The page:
Whether you’ve been planning quick and easy snacks or delicious home cooked meals to feed your baby, you have probably stopped to wonder, can babies have Philadelphia? at some point along the way.
The good news is that, yes, babies can have Philadelphia as it is a pasteurised cream cheese product. In fact, it makes a great addition to your baby’s diet and is a great first food choice for babies who are able to pick up food, such as toast, and feed themselves.
Cheese and Baby Led Weaning – How to introduce cheese to your baby’s diet.
There are lots of types of cheeses on the market, so choosing the right ones that are safe and nutritious for babies can be a bit confusing for parents. There are a variety of categories to shop from when looking for cheese, from hard and soft, to those with moldy cheese rinds.
If you’re searching for the best way to introduce cheese to your baby’s diet, asking the question, can babies have Philadelphia? is a great start, but there’s also a lot of other things to consider if you want to make sure the food you’re offering is healthy and safe. In this article we’re going to be looking at the following points and discussing them in detail to help you to make informed decisions about your baby’s diet.
- Pasteurised Cheese Verses Unpasteurised Cheese
- Are There Differences Between Processed and Unprocessed Cheeses?
- How Old Does My Baby Have To Be To Eat Cheese?
- How To Offer Cheese To Your Baby
Let’s take a look at each point in turn.
Pasteurised Cheese Verses Unpasteurised Cheese
When thinking about healthy diets, we know that some cheeses can form part of a balanced diet for babies and young children, providing them with fats, calcium, protein, and vitamins. One of the important things to look out for when shopping for a suitable cheese that your baby can eat is whether or not the cheese has been pasteurised.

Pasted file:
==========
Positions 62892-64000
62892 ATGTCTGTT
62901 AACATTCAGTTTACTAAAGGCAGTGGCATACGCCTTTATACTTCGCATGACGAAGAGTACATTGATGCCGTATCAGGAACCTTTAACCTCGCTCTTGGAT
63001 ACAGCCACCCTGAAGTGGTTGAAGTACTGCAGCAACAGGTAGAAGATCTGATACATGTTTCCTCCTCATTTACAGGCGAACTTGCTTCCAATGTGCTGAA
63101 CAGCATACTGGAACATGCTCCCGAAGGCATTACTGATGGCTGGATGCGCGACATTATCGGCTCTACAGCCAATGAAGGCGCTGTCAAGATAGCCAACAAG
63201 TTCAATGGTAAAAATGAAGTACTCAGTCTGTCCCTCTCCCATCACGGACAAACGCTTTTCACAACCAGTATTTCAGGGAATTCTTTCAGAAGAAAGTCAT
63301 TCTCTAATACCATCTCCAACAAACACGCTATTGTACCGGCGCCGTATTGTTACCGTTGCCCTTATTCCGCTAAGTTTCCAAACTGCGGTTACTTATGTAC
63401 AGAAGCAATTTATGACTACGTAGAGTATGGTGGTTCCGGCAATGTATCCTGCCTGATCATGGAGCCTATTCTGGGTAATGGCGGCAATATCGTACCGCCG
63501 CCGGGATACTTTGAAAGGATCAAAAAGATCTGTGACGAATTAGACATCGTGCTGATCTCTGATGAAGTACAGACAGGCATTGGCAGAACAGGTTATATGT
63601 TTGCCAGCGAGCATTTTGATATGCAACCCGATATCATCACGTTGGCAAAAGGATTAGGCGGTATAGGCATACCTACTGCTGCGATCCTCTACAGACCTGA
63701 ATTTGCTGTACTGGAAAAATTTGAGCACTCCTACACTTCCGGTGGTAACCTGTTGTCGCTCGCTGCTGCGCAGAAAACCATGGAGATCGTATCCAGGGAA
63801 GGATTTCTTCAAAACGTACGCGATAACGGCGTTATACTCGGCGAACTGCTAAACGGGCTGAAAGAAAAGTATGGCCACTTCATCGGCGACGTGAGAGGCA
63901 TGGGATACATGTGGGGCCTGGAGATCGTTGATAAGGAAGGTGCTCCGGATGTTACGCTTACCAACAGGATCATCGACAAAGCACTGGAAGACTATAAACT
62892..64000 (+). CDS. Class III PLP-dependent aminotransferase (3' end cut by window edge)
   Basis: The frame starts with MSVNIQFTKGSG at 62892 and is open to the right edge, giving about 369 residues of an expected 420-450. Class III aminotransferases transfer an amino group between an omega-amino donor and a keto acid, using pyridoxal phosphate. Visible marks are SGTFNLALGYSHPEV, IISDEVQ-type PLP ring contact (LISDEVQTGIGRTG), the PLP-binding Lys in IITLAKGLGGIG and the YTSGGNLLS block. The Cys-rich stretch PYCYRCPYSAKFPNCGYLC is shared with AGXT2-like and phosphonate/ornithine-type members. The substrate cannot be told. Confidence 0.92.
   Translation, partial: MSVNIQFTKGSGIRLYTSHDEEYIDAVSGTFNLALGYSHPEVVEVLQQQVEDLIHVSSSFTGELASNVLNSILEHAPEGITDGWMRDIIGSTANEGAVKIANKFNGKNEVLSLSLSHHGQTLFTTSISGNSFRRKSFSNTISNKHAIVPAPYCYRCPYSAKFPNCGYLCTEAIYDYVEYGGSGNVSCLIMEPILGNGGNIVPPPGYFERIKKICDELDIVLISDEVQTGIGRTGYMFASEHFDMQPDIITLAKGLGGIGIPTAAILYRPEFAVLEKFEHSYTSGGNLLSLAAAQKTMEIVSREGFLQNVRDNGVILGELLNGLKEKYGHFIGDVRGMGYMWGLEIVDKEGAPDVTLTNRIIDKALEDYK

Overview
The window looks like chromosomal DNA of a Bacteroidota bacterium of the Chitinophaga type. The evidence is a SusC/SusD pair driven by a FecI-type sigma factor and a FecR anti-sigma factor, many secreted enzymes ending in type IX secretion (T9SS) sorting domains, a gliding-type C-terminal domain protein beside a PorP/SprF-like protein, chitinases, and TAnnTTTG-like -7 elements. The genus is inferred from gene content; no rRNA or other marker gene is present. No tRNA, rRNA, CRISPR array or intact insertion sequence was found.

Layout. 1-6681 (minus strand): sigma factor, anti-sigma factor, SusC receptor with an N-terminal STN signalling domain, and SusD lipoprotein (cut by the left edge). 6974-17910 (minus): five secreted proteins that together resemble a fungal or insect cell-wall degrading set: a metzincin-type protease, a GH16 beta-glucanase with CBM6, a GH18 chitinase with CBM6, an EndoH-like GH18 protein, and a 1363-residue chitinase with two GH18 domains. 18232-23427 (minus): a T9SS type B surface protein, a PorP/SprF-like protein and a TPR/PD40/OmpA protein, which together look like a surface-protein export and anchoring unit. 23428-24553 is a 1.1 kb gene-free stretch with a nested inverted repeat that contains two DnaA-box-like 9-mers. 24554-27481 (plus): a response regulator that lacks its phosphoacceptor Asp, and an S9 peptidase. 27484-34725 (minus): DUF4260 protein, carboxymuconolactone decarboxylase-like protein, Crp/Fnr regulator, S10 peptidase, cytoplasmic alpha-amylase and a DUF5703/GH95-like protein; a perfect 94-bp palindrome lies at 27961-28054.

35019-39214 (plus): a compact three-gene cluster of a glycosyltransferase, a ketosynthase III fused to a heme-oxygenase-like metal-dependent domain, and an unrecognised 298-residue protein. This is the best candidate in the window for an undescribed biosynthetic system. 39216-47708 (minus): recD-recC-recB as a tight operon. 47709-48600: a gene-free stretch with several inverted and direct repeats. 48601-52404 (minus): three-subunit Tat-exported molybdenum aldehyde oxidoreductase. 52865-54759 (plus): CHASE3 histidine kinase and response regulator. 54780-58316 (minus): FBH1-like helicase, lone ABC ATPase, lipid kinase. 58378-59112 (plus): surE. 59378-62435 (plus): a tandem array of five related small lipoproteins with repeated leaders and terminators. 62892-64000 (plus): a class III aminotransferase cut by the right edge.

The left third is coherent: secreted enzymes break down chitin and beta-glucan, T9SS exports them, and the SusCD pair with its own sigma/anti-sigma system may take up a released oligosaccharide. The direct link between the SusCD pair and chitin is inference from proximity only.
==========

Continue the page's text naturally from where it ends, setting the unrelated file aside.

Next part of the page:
When asking can babies have Philadelphia?, the answer is yes because this cheese has gone through the process of being pasteurised. Hard cheeses, cottage cheese, and cream cheese are all considered safe for babies as they’ve been through the pasteurisation process that removes any bacteria that could potentially harm your baby.
Cheeses that have been made from unpasteurised milk should be avoided as these carry the risk of containing listeria, a bacteria that can make your baby very ill. However, unpasteurised cheeses can be used in cooking and given to babies and young children as part of a hot meal because heating the product kills off the listeria bacteria.
Are There Differences Between Processed and Unprocessed Cheeses?
Typically, heavily processed cheeses will contain a higher sodium level, offer a limited nutritional value, and contain additional ingredients that help to preserve the food.
When choosing the best type of cheese to offer in your baby led weaning journey, it’s always best to avoid heavily processed cheeses where possible. You may have asked can babies have Philadelphia? because the label itself is hard to decipher; but when looking at the ingredients list and comparing them to other cream cheese products, Philadelphia certainly does contain a higher level of ingredients in comparison to generic store brands.